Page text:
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After Adoption, What Happens to the Birth Mother?

Date: Jan 17, 2017


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In this play, a birth mom tells her story


Mother's Day is always an emotional time for playwright and performer Mariah MacCarthy. Every year, she has dinner with a group of birth mothers – meaning women who gave up their children for adoption. "It's one of the most intense things I do all year, every year," she says. "We honor each other, and we share our stories."

MacCarthy's own story is this: at 25 she got pregnant, and at 26, she gave up her son. It's an odyssey she recalls every night in her one-woman show Baby Mama: One Woman's Quest to Give Her Child to Gay People.

The play is running until January 29 at IRT Theater. MacCarthy, who lives in Astoria, has been performing it around the country since 2014, and she will take it to Cincinnati after this engagement. An intensely personal work, Baby Mama chronicles how the then-single MacCarthy became accidentally pregnant, carried her son to term, and saw him adopted by a gay couple.

MacCarthy started writing the play a year after giving birth. The inspiration came from not knowing any birth mothers when she was pregnant, aside from her doula. "It makes sense that I wouldn't know a ton of people who this had happened to," she says. However, she adds, birth mothers "feel this isolation, because we are these unique creatures because we've gone through this highly unusual thing. And none of our cultural conversation about pregnancy and motherhood includes this and makes space for this and accounts for this being a possibility. And that's really lonely."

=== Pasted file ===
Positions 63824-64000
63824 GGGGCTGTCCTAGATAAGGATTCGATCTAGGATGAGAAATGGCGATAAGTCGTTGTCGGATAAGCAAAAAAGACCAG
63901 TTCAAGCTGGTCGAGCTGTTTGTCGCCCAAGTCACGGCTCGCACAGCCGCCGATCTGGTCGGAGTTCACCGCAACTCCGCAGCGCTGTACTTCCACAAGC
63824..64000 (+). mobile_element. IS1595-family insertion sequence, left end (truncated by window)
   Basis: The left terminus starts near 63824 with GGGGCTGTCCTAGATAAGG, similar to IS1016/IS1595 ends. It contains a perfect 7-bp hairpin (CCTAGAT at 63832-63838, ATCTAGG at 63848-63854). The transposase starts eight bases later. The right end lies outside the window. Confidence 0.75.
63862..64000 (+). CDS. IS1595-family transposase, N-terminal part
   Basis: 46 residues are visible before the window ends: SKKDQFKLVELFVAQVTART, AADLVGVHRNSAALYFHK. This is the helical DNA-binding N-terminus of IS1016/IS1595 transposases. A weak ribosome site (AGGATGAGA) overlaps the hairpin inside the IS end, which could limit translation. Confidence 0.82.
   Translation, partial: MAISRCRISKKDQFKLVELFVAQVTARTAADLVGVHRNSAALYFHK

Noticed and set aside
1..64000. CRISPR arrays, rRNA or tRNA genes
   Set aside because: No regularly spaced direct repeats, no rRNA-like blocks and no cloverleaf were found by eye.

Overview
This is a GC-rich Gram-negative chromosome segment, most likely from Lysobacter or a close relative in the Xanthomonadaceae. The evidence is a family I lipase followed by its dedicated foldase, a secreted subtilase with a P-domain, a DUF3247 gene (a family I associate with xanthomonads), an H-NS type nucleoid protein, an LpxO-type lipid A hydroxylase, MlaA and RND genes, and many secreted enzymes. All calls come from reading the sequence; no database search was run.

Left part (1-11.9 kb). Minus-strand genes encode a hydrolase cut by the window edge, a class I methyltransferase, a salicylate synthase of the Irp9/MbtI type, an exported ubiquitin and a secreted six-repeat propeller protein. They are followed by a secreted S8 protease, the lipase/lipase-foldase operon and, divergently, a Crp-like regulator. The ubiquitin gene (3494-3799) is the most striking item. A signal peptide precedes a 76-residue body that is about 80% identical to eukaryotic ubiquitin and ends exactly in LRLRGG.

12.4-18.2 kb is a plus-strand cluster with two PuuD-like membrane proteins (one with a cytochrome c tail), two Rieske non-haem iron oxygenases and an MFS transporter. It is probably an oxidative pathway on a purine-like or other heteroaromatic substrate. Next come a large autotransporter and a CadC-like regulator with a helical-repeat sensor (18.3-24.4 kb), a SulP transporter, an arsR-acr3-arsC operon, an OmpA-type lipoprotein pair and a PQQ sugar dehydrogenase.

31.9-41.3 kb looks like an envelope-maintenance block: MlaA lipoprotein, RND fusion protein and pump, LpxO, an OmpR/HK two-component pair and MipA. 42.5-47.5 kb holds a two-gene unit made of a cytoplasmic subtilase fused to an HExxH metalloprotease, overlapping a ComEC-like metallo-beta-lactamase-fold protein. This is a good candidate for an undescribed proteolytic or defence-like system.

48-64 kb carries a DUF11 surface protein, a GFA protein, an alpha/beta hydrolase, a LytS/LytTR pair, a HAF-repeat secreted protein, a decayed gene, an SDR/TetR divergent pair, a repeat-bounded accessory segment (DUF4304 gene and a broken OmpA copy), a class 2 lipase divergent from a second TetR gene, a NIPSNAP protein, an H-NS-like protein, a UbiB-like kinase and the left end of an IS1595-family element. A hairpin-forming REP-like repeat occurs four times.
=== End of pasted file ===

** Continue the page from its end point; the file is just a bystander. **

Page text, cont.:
In recounting her pregnancy, MacCarthy is unabashedly honest. "Having a child is not for the weak of heart!" she says, which is why she details everything from bodily discharges to having sex while expecting. She also uses the show to talk about how expensive motherhood is, which was the primary reason she could not keep her son. She is candid about how in 2012, after having defaulted on two student loans and three credit cards, she was in no position to support a baby.


As she's performed the show, she's discovered that she is not alone: "I've had women say, 'I would've had a baby right now if it weren't for money.' I don't think we're doing enough talking about how not having money keeps women who want kids from having kids."

In speaking of her pregnancy, the conversation inevitably turns political. MacCarthy points out that the United States is the rare developed country that does not have a national paid parental leave law. "It's really sad that in 2017, in America, that you can't even have a child without taking a pay cut, unless your employer is generous," she says. "That's insane to me." That is why, every night after the show, MacCarthy collects donations for a number of different charities for low-income pregnant women, including the Doula Project (which provided MacCarthy with a doula, free of charge), Hour Children, and the GOOD+ Foundation. "In our first weekend, we raised $365 for the Doula Project," she notes. "I'm just so excited about that because I don't think I would have been able to raise that same amount of money by posting about it on Facebook."

When asked if she regrets giving up her son, whose name is Leo, she immediately says, "no." Then she clarifies: "I get sad about it and miss him, but you can regret something and know it was the right thing to do." Plus, MacCarthy sees Leo once a month, as part of what's called an open adoption. He's now four and "really cute."

Still, she says, her son's life is better with three parents instead of one. And that's what MacCarthy wants audiences to realize when they see Baby Mama: that unconventional families are just as legitimate as families with a mother and father. "We don't take good enough care of pregnant women in this country, and we don't make enough space for unconventional families in this country," she says. "I want people to walk away from this being more open minded about what they think family is and what they think pregnancy is and how they talk about those things, and to be more passionate about what the resources are for those people." She pauses, before adding, "I guess the short way of saying that is: to have empathy for this experience."


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Photos of Mariah MacCarthy in 'Baby Mama' provided by the production.

TDF Members: At press time, discount tickets were available for "Baby Mama." Go here to browse our current offers.